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|Copyright ę 2010 American Chemical Society|
With the use of the new super material graphene, Swedish and American researchers have succeeded in producing a new type of lighting component. It is inexpensive to produce and can be fully recycled.
The invention, which paves the way for glowing wallpaper made entirely of plastic, for example, is published in the scientific journal ACS Nano by scientists at Link÷ping University and Umeň University, in Sweden, and Rutgers, The State University of New Jersey.
Ultra-thin and electricity-saving organic light diodes, so-called OLEDs, have recently been introduced commercially in mobile phones, cameras, and super-thin TVs. An OLED consists of a light-generating layer of plastic placed between two electrodes, one of which must be transparent.
Today's OLEDs have two drawbacks - they are relatively expensive to produce, and the transparent electrode consists of the metal alloy indium tin oxide. The latter presents a problem because indium is both rare and expensive and moreover is complicated to recycle. Now researchers at Link÷ping and Umeň universities, working with American colleagues, are presenting an alternative to OLEDs, an organic light-emitting electrochemical cell (LEC). It is inexpensive to produce, and the transparent electrode is made of the carbon material graphene.
"This is a major step forward in the development of organic lighting components, from both a technological and an environmental perspective. Organic electronics components promise to become extremely common in exciting new applications in the future, but this can create major recycling problems. By using graphene instead of conventional metal electrodes, components of the future will be much easier to recycle and thereby environmentally attractive," says one of the scientists, Nathaniel Robinson from Link÷ping University.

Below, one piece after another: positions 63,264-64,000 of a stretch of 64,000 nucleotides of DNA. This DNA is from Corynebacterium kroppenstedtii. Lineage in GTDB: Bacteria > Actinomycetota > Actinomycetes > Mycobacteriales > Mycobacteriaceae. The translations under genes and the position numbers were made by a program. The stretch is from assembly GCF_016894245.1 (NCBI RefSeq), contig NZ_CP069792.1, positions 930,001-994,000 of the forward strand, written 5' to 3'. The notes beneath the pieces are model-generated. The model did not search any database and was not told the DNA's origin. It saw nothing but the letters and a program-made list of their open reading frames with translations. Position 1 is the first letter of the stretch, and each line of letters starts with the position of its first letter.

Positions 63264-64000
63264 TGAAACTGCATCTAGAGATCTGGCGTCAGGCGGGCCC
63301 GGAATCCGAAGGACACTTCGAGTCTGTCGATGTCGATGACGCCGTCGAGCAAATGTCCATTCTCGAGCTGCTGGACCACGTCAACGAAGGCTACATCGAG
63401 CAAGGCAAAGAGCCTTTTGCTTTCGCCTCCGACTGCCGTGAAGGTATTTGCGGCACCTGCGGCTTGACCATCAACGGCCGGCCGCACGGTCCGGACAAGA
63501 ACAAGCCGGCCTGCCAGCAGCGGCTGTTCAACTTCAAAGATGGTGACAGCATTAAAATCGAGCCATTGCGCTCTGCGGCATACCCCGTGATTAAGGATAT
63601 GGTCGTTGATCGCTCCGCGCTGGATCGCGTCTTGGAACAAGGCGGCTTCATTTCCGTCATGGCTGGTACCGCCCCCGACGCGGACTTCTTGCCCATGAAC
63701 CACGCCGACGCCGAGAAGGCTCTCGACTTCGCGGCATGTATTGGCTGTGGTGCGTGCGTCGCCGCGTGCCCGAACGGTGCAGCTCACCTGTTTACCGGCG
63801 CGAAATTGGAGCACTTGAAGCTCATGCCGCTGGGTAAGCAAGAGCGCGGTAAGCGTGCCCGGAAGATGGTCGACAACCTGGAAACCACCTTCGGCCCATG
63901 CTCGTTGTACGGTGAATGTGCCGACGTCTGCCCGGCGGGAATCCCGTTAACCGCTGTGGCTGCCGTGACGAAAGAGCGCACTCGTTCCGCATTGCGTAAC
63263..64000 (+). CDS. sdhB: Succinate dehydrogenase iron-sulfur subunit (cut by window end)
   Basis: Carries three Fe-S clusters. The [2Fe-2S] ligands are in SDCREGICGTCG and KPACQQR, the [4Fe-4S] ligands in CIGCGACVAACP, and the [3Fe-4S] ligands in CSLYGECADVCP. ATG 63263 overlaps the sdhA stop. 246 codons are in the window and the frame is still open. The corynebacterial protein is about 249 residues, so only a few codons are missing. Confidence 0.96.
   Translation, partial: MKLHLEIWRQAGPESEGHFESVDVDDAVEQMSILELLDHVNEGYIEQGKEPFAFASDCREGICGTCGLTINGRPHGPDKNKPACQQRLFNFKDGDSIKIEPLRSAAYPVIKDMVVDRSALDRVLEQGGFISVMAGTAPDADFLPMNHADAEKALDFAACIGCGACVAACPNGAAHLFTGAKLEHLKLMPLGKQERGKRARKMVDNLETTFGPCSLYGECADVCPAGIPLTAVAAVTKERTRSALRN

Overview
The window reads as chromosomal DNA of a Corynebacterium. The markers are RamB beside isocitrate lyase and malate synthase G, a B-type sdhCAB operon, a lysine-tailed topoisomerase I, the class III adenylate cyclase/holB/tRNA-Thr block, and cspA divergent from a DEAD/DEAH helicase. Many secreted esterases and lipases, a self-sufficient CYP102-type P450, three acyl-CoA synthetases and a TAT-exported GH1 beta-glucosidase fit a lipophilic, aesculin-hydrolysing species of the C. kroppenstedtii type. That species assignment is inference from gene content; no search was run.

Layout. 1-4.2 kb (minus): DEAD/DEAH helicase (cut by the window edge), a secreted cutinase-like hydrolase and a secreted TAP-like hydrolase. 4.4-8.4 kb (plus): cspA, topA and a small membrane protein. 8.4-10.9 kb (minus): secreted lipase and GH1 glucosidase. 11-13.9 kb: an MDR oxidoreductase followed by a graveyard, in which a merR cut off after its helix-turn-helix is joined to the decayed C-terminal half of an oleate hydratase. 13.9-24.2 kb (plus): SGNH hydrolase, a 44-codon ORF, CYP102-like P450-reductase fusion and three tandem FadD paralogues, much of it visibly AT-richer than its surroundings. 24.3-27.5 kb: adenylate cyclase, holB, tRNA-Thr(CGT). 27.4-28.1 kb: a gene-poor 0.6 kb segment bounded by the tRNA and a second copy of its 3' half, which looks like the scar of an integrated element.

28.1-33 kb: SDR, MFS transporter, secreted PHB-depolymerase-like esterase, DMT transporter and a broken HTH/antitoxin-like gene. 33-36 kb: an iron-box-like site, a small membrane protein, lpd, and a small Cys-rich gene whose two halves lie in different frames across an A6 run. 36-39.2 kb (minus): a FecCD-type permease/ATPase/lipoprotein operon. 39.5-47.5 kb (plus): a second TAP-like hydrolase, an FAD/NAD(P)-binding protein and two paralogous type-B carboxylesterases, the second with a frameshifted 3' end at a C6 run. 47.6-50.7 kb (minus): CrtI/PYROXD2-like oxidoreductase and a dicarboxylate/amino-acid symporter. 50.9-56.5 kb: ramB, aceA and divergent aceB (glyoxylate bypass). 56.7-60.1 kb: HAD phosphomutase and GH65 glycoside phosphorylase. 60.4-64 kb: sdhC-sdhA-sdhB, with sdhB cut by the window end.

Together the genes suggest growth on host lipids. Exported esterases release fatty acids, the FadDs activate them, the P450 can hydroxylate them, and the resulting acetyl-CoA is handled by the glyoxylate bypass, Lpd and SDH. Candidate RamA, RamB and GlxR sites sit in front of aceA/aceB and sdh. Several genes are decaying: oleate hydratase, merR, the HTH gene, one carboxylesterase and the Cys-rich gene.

Since all the LEC's parts can be produced from liquid solutions, it will also be possible to make LECs in a roll-to-roll process on, for example, a printing press in a highly cost-effective way.
"This paves the way for inexpensive production of entirely plastic-based lighting and display components in the form of large flexible sheets. This kind of illumination or display can be rolled up or can be applied as wallpaper or on ceilings," says another of the scientists, Ludvig Edman from Umeň University.
Graphene consists of a single layer of carbon atoms and has many attractive properties as an electronic material. It has high conductivity, is virtually transparent, and can moreover be produced as a solution in the form of graphene oxide.
Researchers all over the world have been trying to replace indium tin oxide for more than 15 years. Indium is in short supply, and the alloy has a complicated life cycle. The raw material for the fully organic and metal-free LEC, on the other hand, is inexhaustible and can be fully recycled - as fuel, for example.
The study is published in the journal ACS Nano and is titled "Graphene and mobile ions: the key to all-plastic, solution-processed light-emitting devices." The authors are Piotr Matyba, Hisato Yamaguchi, Goki Eda, Manish Chhowalla, Ludvig Edman, and Nathaniel D. Robinson.
About Umeň University
Umeň University was founded in 1965 and is Sweden's fifth oldest university. Today, we have a strong international and multicultural presence with students, teachers and researchers from all over the world. Our main campus - with its 29,000 students and 4,000 employees - is alive with enthusiasm, creativity and fresh ideas.
We constantly strive towards making it one of Scandinavia's best environments for study and research that meets the challenges of an ever-increasing global society.
professor of physics at
+46 (0)90-7865732 (work)
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Nathaniel D. Robinson
Phone: +46 (0)11-363479
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